Most attics are unfinished, meaning that you can see the bare studs and the wall material used on any interior walls and ceilings. Enter your attic and look for any walls with visible studs. If you see uniform, rectangle sheets with brown paper backing, you have drywall. If you see thin strips of wood with hardened white material in the gaps between the wood strips, it’s a plaster wall.
- Check your attic to see the backside of any interior walls or ceilings.
- Drywall will be evident by its brown paper backing.
- Plaster can be identified by wooden laths with plaster visible between them.
- Examine interior walls and ceilings. Exterior walls will not have plaster or drywall.
Remember to check the floor of the attic as well as the walls. The attic floor is really the ceiling of the room below. Additionally, exterior walls will not help you in identifying your wall material. Exterior walls are not finished with drywall or plaster and are usually insulated. The building material on exterior walls will not be visible.
Perform a Hardness Test
One simple test to determine if you have plaster or drywall is to attempt to press a simple push pin into your wall. Drywall is relatively soft, and a push pin can usually be pressed into the wall with thumb pressure. Plaster is much harder than drywall. In most cases, you won’t be able to get a thumbtack in without hammering.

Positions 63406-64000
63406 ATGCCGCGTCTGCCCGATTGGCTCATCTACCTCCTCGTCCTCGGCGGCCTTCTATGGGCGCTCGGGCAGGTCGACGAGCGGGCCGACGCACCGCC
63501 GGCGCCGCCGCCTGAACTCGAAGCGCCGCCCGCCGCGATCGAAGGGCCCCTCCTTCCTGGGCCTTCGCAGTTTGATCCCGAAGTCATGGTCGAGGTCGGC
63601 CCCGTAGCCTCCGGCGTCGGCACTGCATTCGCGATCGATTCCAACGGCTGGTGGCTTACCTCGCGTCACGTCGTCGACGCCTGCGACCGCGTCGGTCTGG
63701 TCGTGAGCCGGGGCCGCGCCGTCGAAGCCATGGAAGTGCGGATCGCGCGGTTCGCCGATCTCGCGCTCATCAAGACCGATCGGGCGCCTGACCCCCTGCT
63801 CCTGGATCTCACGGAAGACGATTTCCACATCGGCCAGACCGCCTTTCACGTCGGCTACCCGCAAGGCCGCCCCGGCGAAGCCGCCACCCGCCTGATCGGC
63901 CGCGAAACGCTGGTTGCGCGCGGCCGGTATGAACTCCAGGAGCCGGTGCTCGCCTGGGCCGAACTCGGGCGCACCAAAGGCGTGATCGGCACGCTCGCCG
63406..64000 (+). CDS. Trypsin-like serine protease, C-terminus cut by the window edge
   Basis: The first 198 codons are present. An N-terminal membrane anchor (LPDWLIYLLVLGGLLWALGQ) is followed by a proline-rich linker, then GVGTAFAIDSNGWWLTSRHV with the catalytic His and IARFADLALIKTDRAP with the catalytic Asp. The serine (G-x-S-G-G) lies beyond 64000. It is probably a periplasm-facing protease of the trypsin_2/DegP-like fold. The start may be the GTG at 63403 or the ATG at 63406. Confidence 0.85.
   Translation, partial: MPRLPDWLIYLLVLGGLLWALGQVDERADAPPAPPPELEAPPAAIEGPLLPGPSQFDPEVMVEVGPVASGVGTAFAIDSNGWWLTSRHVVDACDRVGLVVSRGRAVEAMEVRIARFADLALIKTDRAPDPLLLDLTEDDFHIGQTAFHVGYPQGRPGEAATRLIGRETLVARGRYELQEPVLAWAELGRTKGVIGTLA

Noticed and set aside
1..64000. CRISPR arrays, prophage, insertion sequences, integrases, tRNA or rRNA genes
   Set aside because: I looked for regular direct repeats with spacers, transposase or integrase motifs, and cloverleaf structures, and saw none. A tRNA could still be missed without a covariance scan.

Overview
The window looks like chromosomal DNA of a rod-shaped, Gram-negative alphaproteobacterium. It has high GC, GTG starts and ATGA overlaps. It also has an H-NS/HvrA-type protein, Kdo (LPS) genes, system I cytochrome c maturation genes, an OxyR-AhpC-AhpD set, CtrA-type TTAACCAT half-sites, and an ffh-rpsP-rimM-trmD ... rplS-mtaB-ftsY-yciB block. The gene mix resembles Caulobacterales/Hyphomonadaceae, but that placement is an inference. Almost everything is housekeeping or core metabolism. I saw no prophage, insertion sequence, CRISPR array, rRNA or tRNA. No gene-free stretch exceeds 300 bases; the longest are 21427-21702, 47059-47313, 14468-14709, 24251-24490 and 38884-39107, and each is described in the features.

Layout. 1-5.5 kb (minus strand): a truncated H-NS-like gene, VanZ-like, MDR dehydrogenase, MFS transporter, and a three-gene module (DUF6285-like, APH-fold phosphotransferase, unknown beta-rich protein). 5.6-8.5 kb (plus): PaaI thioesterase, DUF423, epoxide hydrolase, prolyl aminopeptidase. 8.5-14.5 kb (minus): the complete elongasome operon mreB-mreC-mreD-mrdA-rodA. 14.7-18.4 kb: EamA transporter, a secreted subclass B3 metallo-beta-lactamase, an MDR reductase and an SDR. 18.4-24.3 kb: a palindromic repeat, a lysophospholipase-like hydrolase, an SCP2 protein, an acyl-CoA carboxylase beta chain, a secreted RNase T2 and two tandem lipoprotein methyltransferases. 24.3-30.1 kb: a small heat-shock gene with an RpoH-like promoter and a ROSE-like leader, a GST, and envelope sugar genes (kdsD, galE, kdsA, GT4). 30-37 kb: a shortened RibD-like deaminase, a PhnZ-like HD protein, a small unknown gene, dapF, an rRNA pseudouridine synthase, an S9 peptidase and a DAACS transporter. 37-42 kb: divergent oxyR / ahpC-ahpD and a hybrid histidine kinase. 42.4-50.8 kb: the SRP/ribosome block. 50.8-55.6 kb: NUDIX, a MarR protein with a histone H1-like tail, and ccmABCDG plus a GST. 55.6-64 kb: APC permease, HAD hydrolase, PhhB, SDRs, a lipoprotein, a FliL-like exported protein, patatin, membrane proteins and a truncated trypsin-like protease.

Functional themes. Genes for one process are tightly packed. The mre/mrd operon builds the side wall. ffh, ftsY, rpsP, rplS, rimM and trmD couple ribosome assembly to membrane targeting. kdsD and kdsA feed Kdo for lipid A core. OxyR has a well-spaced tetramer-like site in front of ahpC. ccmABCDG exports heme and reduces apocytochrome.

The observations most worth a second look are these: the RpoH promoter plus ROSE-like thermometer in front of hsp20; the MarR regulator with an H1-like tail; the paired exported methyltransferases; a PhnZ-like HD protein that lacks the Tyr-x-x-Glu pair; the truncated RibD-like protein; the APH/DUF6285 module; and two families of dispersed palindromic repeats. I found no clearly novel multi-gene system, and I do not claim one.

- A pushpin will easily penetrate drywall when inserted by hand.
- Plaster is much harder than drywall. It’s usually impossible to insert a push pin into plaster by hand.
- A small nail can easily be hammered into drywall to hang a picture.
- Plaster resists nails and may “bounce” nails out as you try to hammer them in.
Alternatively, try hammering a small nail into your wall. Drywall will accept a nail easily and produce a small amount of fine white dust. Plaster walls often resist nails. It may even feel like the wall wants to “bounce” the nail out once it gets started. This is due to the flexing of the laths in the wall. When you do get a nail into plaster, the resulting hole is often a bit larger than the nail, resulting in a loose nail that is prone to falling out.
Look for Cracks
Plaster often forms hairline cracks as it ages, while drywall does not. In plaster, cracks take the form of spiderweb-like lines that spread across walls and ceilings. In drywall, any cracking that takes place is usually in small, localized areas where joint compound was used to seal seams or patch holes in drywall. The paper surface of drywall won’t crack.
- Spreading spiderweb cracks are a sure sign of plaster walls and/or ceilings.
- Small cracks or flaking in areas is typically a sign of joint compound on drywall.
- Often, drywall will have no cracks at all.
Because plaster was gradually phased out of building projects in the years following WWII, most plaster walls are old. Age has caused hairline cracks in most plaster surface material, making plaster easy to identify.
Determine the Age of Your Home